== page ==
• Erubey

    I’m a big fan of all your work but I still haven’t decided if I’m an “abolitionist” or a “reformer.” I just read this blog and decided to take matters into my own hands (At least with my own work). I’m an amateur singer-songwriter (amateur in both senses of the word, I’m not very good, and I do it for the love. There genre is Mexican-folk music with progressive liberal lyrics). I post original work on youtube and also some remix work. As you know, Youtube has added the “annotations” functionality. I used that space to write “Creative Commons Attribution-Noncommercial-Share” on some of my videos. I wanted to add the cool CC logo but I couldnt paste and copy the logo into it.

    I just graduated from UCLAW, but obviously you’re the legal expert here, my question is: Is that enough? TED videos also have the CC logo in the beginning. As long as President Elect Obama writes “CC” or “public domain” (either like TED does it or using the annotations functions like me) on the weekly addresses, wouldn’t that be enough?

    The link to what I did is this: http://www.youtube.com/watch?v=CMZLTJZ5VGc. I wanted to add the cool CC logo but I wouldnt past and copy the logo into it.

  • Erubey

    I’m a big fan of all your work but I still haven’t decided if I’m an “abolitionist” or a “reformer.” I just read this blog and decided to take matters into my own hands (At least with my own work). I’m an amateur singer-songwriter (amateur in both senses of the word, I’m not very good, and I do it for the love. There genre is Mexican-folk music with progressive liberal lyrics). I post original work on youtube and also some remix work. As you know, Youtube has added the “annotations” functionality. I used that space to write “Creative Commons Attribution-Noncommercial-Share” on some of my videos. I wanted to add the cool CC logo but I couldnt paste and copy the logo into it.

    I just graduated from UCLAW, but obviously you’re the legal expert here, my question is: Is that enough? TED videos also have the CC logo in the beginning. As long as President Elect Obama writes “CC” or “public domain” (either like TED does it or using the annotations functions like me) on the weekly addresses, wouldn’t that be enough?

    The link to what I did is this: http://www.youtube.com/watch?v=CMZLTJZ5VGc. I wanted to add the cool CC logo but I wouldnt past and copy the logo into it.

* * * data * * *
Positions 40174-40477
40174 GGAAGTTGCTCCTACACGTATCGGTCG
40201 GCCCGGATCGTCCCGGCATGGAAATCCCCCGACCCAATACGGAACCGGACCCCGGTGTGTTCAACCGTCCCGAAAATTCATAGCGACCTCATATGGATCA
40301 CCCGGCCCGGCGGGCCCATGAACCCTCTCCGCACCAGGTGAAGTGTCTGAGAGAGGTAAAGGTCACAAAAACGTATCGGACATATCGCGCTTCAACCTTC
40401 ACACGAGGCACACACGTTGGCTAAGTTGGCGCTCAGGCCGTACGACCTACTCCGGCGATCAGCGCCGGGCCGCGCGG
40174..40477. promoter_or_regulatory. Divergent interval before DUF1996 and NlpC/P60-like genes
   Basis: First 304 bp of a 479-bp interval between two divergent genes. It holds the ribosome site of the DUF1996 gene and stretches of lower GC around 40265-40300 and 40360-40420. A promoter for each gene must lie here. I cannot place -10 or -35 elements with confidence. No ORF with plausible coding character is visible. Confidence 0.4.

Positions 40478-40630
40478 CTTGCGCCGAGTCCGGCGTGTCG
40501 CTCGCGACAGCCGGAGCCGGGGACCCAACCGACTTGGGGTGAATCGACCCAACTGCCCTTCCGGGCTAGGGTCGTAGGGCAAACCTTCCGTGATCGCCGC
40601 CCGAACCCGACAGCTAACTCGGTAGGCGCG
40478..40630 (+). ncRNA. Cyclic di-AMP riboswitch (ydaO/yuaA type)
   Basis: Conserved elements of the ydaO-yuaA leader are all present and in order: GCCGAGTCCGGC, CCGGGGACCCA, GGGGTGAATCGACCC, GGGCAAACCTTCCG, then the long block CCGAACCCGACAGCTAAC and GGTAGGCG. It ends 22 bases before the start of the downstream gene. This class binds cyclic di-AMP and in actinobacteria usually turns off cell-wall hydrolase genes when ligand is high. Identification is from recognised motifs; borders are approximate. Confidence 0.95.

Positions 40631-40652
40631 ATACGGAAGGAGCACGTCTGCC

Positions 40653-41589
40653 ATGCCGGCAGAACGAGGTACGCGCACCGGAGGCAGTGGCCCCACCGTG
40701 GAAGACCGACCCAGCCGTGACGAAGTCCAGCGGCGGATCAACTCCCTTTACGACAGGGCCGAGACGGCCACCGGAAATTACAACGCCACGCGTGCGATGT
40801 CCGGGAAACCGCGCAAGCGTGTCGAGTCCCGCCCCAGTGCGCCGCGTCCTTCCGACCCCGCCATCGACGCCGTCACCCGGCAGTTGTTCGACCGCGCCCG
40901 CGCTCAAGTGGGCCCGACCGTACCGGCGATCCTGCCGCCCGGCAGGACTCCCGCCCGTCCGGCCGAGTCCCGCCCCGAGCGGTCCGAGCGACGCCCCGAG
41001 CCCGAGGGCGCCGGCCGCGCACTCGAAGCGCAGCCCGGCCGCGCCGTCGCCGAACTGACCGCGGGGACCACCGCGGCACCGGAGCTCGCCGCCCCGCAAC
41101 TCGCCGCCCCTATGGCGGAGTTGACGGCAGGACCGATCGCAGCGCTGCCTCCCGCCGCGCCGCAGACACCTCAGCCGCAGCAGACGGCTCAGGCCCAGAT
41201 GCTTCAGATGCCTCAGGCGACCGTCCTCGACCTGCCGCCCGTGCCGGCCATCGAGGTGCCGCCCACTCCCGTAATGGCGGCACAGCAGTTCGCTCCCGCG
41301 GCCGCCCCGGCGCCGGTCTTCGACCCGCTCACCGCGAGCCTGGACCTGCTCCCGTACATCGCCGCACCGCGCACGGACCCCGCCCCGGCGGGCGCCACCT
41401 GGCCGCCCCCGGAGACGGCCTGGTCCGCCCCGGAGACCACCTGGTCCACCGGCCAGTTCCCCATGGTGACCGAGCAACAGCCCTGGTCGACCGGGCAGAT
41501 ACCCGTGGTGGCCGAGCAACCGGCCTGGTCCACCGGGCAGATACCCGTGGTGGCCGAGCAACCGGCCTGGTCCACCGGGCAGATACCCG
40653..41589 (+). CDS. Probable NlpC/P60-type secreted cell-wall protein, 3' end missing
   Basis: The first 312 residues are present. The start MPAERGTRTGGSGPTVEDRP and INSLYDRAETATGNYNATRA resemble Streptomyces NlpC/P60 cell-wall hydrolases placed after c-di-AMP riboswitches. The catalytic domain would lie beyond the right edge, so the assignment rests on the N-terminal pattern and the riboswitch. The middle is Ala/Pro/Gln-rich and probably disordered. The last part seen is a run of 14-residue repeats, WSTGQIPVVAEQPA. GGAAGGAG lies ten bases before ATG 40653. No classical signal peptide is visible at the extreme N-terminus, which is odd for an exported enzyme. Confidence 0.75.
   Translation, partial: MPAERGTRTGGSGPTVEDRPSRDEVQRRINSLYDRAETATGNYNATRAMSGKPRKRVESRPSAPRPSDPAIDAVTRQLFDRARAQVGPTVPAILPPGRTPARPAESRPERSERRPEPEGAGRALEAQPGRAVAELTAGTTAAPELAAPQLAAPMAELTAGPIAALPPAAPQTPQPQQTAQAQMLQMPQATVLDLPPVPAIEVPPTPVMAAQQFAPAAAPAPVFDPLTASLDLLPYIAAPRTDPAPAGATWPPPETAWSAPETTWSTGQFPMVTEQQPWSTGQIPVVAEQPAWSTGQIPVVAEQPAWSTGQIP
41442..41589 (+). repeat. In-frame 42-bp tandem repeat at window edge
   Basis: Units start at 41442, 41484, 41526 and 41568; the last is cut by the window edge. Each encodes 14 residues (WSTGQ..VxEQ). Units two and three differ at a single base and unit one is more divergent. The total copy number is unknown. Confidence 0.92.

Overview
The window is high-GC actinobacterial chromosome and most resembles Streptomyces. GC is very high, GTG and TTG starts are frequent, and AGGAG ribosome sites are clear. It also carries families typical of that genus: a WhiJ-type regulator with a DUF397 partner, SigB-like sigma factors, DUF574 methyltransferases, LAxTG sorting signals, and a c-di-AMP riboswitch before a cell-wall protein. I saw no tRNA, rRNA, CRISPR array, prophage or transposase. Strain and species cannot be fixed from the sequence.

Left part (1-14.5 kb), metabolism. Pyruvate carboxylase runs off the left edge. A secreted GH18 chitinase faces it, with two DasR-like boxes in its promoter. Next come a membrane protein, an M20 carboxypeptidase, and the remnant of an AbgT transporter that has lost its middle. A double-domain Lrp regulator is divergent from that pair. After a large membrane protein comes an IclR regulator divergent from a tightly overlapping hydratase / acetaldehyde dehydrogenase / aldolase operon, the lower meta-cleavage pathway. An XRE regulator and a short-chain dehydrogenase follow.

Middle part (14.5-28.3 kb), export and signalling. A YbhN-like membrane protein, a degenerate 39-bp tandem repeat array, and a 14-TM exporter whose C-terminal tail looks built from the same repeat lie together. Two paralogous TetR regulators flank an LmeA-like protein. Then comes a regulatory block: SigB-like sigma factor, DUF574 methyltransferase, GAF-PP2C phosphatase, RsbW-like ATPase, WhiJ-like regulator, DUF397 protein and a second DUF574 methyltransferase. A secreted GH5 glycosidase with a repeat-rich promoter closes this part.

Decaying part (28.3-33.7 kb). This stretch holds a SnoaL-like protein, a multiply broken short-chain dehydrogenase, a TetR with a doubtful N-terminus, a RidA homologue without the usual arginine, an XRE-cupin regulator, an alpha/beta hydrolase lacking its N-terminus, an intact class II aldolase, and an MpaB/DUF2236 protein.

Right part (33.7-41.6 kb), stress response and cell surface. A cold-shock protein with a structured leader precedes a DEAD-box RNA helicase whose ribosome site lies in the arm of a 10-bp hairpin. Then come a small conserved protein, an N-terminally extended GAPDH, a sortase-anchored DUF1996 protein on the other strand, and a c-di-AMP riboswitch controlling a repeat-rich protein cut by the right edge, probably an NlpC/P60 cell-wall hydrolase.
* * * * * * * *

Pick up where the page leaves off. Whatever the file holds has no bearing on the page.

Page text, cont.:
• http://factoryjoe.com Chris Messina

    Thanks for reposting my entry, Larry.

    Some of the comment responses have been interesting — especially Mary’s, which suggests that work on YouTube is already licensed under a fairly permissive license.

    I took a harder look at YouTube and the only hint about licensing is in the footer, where there’s a copyright notice that reads “© 2008 YouTube, LLC”. I presume this applies to the design of the site and not the content, but it’s a slim distinction since again, there is no explicit mention about the license of the individual works, whether under the “YouTube License” or some other scheme.

    To my point, the reason why I think it would be useful for YouTube to embrace the CC licensing scheme is because of the signal it would send to people — hopefully to help them think more critically about licensing and reuse permissions, and to be more aware of alternative permissive-licensing options.

    It is true that government works *performed by the government* (again, contractor work is harder to generalize about) are in the public domain, but as Carl pointed out, the noncopyright disclaimer acts as a chilling effect, making people worry about whether they can or cannot use something, and then, likely, will choose not to out of fear.

    If the Obama administration took a progressive stance on demarking works as in the public domain, I think that would be a great service to the burgeoning remix culture. If it went further and requested that YouTube make it plain what the license of its videos were, I think that would also serve the interests of the CC community.

    It’s hard to say whether YouTube will seize the opportunity this time, but indeed I hope they do.

  • http://pterandon.blogspot.com Greg M. Johnson

    No, you’ve got it wrong. All content on Youtube, whom you’re griping about, is under a de-facto cc-by license. (IANAL). Flickr, whom you praise, has retreated from its original fair use model to one where it allows anyone to gripe about the use of the “Blog This!” button on every photo. On flickr, posting to a “blog with ads” is unauthorized commercial exploitation. On youtube, you’re supposed to blog the material.

    Why don’t you write about this. (Or study the actual cultural landscape a bit more).